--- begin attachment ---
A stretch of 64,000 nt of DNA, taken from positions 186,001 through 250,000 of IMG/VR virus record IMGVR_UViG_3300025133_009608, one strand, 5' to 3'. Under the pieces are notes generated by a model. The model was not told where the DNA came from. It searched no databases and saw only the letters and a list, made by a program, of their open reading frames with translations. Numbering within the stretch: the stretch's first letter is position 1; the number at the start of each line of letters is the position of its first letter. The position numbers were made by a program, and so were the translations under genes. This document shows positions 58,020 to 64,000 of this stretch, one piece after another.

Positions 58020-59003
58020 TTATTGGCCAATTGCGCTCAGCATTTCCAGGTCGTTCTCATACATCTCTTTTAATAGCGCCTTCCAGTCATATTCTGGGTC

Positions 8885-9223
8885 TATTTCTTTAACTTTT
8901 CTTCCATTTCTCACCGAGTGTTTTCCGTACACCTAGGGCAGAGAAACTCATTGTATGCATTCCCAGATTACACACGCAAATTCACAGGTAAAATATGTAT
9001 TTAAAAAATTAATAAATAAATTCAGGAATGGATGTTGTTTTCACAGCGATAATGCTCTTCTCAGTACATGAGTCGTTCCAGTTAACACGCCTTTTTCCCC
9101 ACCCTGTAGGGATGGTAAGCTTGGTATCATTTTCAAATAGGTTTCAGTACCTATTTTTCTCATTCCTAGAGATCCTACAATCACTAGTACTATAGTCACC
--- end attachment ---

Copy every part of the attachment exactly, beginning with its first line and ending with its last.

A stretch of 64,000 nt of DNA, taken from positions 186,001 through 250,000 of IMG/VR virus record IMGVR_UViG_3300025133_009608, one strand, 5' to 3'. Under the pieces are notes generated by a model. The model was not told where the DNA came from. It searched no databases and saw only the letters and a list, made by a program, of their open reading frames with translations. Numbering within the stretch: the stretch's first letter is position 1; the number at the start of each line of letters is the position of its first letter. The position numbers were made by a program, and so were the translations under genes. This document shows positions 58,020 to 64,000 of this stretch, one piece after another.

Positions 58020-59003
58020 TTATTGGCCAATTGCGCTCAGCATTTCCAGGTCGTTCTCATACATCTCTTTTAATAGCGCCTTCCAGTCATATTCTGGGTC

Positions 8885-9223
8885 TATTTCTTTAACTTTT
8901 CTTCCATTTCTCACCGAGTGTTTTCCGTACACCTAGGGCAGAGAAACTCATTGTATGCATTCCCAGATTACACACGCAAATTCACAGGTAAAATATGTAT
9001 TTAAAAAATTAATAAATAAATTCAGGAATGGATGTTGTTTTCACAGCGATAATGCTCTTCTCAGTACATGAGTCGTTCCAGTTAACACGCCTTTTTCCCC
9101 ACCCTGTAGGGATGGTAAGCTTGGTATCATTTTCAAATAGGTTTCAGTACCTATTTTTCTCATTCCTAGAGATCCTACAATCACTAGTACTATAGTCACC